Recently on Korean Twitter, hundreds of people are posting before and after pictures of themselves. The uploaded pictures show a dramatic contrast – while one on the left presents “feminine” looks with tight clothes and long hair, the other one shows short hair and comfortable clothes. Such tweets are followed by hashtags saying, “taking off the corset,” “from a doll to a human,” and “corsets students experience.”
The recent trend, or what I’d like to call a social movement, has been launched predominantly by teenagers. Feeling oppressed by the pressure to continuously follow the beauty standard, some teenagers chose to “take off the corsets.”
One can easily find the reality of high beauty standards imposed on Korean teenagers by following the hashtag reading “corsets students experience” on Twitter. Wearing a makeup has now become a norm and Twitter users confess how much effort they put to be a part of everyone.
“Friends of mine say they’d rather kill themselves than to show their bare faces without makeup,” one of the students’ shares. Another teenager, who identifies herself as a 7th grader, writes that she started wearing makeup to avoid bullying.
Most of the teenagers on Twitter clearly understand the structural obstacles they’re faced with.
“I’m a 9th-grade student and more than a half of students at my school wear makeup,” writes one of them. “I don’t intend to blame everyone who wears makeup. I understand their desire to look pretty. But are they doing that because they really want to?”
“Do they really want to worry about their makeup being smudged and hairs going messy all they long? Teenagers develop obsession, seeing skinny K-pop artists portrayed through media. Kids believe that being pretty is the only way they can be loved and they go on a diet continuously, thinking they’re fat and ugly.”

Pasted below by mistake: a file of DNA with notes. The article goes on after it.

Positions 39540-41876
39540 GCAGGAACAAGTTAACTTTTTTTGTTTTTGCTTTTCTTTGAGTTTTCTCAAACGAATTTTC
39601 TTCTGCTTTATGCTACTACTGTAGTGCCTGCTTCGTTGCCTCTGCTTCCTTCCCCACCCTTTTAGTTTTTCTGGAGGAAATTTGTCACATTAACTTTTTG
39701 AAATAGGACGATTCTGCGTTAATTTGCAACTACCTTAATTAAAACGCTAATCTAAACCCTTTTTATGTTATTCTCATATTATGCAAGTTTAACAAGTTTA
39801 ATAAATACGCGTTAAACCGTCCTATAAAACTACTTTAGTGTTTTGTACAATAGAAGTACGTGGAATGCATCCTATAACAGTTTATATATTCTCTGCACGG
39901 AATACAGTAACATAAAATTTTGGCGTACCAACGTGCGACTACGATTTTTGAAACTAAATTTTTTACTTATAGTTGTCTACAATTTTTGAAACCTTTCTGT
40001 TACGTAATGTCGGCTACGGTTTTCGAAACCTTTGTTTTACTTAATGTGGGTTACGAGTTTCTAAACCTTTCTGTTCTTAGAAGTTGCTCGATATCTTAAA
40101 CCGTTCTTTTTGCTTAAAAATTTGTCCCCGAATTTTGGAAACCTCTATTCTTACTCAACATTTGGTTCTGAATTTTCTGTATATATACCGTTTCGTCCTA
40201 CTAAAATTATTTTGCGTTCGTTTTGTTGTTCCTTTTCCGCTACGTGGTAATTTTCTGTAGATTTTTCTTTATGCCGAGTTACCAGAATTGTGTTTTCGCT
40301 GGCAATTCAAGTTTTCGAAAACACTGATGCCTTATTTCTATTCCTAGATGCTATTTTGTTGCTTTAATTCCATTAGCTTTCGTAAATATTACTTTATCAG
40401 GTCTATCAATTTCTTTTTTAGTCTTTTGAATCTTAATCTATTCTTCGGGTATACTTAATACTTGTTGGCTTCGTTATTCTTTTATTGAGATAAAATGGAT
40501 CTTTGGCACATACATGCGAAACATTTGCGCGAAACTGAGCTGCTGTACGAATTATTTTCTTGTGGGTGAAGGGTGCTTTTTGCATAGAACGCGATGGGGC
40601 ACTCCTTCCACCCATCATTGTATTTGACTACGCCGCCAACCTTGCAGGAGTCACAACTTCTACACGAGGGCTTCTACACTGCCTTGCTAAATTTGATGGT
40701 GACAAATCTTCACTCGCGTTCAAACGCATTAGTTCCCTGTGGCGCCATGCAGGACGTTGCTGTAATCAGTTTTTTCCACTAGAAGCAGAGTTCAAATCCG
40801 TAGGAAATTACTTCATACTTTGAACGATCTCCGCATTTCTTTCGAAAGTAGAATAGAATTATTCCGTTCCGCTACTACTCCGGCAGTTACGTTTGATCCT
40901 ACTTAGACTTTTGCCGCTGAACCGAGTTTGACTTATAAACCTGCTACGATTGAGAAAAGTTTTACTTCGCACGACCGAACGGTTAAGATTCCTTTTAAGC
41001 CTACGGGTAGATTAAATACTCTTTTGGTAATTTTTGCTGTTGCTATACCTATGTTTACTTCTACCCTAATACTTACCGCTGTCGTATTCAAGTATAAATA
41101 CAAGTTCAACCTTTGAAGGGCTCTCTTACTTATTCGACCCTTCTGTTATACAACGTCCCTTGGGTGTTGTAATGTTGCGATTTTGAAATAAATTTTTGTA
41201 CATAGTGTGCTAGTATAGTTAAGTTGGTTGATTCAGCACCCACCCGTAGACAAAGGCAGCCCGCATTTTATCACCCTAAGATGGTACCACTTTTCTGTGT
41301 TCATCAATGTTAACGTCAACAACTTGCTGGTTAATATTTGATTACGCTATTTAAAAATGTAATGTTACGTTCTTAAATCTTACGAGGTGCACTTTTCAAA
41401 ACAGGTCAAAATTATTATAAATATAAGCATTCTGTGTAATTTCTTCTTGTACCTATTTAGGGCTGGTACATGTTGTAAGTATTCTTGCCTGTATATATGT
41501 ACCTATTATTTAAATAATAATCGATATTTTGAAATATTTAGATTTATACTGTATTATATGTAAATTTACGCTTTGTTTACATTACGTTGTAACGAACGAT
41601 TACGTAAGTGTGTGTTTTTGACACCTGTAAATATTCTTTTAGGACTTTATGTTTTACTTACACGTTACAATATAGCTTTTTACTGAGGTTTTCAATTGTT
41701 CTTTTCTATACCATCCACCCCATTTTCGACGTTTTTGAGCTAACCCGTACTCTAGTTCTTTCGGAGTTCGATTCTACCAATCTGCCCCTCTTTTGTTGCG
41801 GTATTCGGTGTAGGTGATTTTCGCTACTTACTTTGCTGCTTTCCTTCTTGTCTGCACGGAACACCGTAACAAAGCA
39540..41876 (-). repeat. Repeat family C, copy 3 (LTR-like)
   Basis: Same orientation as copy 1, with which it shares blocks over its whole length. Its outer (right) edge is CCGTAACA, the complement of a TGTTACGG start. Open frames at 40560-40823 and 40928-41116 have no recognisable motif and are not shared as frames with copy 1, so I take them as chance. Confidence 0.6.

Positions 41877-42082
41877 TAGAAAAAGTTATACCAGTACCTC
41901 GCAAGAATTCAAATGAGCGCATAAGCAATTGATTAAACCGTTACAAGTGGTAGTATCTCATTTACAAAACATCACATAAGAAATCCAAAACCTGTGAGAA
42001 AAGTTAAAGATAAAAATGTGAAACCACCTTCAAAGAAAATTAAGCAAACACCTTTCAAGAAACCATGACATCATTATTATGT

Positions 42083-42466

“Is that really one’s own will? We’re oppressed by media’s ‘social corset’ even unconsciously. And if we don’t change this now, this social corset will be succeeded to the following generation.”
According to several Tweets, even teachers suggest students to wear makeup by teasing faces without makeup. They force girls to wear skirt uniforms because they look more “neat” and ban dark-colored bras because they’re visible through the uniform shirts, which is apparently thin enough to show underwears through.
To break free from the corsets, a significant number of young women in Korea started “taking off the corset” movement. The hashtags mentioned earlier take you to numerous pictures showing girls with short hair (sometimes even shaved) and smashed cosmetic products. Some of them even call their long hairs “protein hijab,” confessing the freedom they felt after cutting their hairs short.
“I’m a sixth grader at the elementary school,” writes a Twitter user, attaching pictures of herself in short hair. “I cut my hair short yesterday to take off the corset and I’m regretting not doing this earlier.”
Another Twitter user shared why she cut her hair. “I was afraid at first to cut my hair this short, but I wished to motivate someone else to take the corsets off, just as I was motivated to do so.”
By Heewon Kim